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by Peter Moskos

April 23, 2014

Guns and Homicides

We all, er, know that guns don't kill people (even though that is what they're designed to do).

But what I didn't know was that guns really didn't kill people until just a few decades ago.



As recently as 1960, just 20 percent of homicides involved a gun! That went up to 48 percent in 1970 and 69 percent in 1990. And I think it's remained at about two-thirds ever since.

The jump from 1960 to 1970 is amazing. Remember, this isn't the crime rate or the number of homicides but the percent of homicides using a gun. What happened? How and why did guns suddenly spread to the criminal class?

(And feel free to applaud me for an all-too-rare use of full-and-honest scaling on the y-axis... you know want to.)

3 comments:

ryan said...

Does this reflect convictions of Murder, or merely death and cause of death? For example, if someone is merely convicted of manslaughter and the victim died of a gunshot, is that not counted here?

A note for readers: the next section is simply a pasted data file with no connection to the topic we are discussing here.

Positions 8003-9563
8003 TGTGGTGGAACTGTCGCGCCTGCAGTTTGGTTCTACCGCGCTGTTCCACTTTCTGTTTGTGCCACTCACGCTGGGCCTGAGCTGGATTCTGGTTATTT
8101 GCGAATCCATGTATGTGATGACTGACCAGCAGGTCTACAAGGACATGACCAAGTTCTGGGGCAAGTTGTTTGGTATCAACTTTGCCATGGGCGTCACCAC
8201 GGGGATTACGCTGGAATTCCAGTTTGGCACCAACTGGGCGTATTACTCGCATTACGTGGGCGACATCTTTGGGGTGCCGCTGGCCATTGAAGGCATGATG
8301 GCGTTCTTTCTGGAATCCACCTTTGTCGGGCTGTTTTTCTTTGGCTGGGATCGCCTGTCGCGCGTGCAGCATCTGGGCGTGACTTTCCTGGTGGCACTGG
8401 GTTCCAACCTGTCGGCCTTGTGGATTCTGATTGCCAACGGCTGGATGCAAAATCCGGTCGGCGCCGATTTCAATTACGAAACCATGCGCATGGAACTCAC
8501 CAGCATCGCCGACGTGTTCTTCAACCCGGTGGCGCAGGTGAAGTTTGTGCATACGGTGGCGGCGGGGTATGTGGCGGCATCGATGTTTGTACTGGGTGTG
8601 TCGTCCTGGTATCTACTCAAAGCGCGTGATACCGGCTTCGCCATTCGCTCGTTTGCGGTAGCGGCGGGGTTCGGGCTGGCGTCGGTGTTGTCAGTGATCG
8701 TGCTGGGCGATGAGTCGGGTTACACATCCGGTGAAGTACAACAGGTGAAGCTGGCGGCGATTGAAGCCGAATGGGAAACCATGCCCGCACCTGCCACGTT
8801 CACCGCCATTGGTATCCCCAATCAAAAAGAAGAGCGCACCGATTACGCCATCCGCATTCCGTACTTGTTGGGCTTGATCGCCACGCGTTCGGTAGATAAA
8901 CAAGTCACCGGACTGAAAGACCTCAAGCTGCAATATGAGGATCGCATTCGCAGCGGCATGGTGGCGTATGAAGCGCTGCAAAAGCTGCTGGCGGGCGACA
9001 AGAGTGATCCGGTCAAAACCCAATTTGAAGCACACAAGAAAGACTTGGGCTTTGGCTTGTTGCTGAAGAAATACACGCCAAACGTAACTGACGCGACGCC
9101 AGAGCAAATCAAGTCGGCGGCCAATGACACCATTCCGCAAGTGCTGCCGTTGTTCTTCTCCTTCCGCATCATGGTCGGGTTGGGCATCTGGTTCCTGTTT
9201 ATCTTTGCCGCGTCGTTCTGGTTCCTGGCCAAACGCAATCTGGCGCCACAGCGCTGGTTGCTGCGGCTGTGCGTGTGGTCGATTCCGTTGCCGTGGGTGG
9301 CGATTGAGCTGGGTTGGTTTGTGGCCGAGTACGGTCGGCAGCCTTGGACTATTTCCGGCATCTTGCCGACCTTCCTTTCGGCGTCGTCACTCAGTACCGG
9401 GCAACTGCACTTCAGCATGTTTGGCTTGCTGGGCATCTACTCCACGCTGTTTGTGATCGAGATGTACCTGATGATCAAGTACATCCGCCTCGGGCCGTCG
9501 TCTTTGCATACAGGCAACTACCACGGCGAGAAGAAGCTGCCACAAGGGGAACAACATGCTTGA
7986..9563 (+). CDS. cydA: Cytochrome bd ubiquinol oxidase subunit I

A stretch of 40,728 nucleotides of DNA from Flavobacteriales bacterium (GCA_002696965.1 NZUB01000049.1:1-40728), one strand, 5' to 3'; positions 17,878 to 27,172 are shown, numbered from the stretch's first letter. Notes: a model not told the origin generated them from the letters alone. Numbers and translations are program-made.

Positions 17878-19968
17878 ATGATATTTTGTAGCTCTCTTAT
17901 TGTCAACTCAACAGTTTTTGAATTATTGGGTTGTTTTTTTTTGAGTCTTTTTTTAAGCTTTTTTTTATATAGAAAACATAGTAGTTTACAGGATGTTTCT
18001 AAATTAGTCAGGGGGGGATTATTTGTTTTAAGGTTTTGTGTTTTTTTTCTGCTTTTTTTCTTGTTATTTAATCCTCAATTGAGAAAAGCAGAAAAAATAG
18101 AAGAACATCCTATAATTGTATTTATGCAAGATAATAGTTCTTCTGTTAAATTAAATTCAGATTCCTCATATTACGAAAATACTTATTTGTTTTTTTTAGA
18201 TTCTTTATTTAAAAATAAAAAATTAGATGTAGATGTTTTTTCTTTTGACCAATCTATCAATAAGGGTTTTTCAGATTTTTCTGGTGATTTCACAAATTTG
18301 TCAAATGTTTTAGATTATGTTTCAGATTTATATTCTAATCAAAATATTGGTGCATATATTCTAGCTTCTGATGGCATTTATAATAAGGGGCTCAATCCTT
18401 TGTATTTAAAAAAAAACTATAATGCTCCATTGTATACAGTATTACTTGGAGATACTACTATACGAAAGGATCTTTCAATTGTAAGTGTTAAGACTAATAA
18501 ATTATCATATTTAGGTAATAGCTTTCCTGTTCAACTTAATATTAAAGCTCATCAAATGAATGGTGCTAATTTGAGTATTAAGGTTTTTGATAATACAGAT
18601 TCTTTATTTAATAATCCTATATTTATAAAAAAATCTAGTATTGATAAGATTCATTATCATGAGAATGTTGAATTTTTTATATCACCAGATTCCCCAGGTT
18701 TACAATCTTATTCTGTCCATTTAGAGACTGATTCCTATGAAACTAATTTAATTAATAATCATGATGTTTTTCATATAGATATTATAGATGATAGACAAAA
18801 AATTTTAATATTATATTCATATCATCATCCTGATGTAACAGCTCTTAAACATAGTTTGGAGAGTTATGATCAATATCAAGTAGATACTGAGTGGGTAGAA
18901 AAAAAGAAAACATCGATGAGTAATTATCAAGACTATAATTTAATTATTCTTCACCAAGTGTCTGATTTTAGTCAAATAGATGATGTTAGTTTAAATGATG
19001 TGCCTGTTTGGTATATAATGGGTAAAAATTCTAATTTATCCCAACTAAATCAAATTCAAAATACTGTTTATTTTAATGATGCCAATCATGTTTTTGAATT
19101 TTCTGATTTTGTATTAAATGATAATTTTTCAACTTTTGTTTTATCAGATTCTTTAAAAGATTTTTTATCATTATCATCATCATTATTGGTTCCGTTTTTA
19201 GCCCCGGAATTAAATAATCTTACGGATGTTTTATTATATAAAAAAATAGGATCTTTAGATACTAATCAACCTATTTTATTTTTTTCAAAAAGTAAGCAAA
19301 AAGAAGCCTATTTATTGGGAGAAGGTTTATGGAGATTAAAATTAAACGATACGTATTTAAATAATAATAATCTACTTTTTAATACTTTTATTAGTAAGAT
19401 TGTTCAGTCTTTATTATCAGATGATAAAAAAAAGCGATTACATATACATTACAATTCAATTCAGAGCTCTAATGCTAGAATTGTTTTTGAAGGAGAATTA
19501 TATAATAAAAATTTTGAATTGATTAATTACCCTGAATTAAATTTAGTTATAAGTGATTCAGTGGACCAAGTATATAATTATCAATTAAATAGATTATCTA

PCM said...

I'm not certain. But I would guess it is only homicides, and thus not manslaughter. But I would also guess it's based on UCR data, so it would be reported by police departments (and not based on conviction).

Peter Gehred said...

Also of note, 1960 to 1970 crime rates, including homicide, increase dramatically (around 50%). So this was a mammoth explosion in gun violence. Probably something like four times as many gun homicides in 1970 as in 1960.

I did a year researching causes of the 1990s and beyond crime decline. A gaping hole in the research is a lack of consideration of the reasons for the 1960 to 1980 crime surge.

I think the unraveling American consensus in the 1960s (e.g. read Nixonland) combined with lead poisoning and the baby boomers coming entering prime crime years is the most compelling explanation. The unraveling consensus would probably have the most impact on the gun issue, as black nationalists actively sought gun ownership and white America embraced increased gun ownership and decreased barriers to such gun ownership (e.g. "gun rights") in response.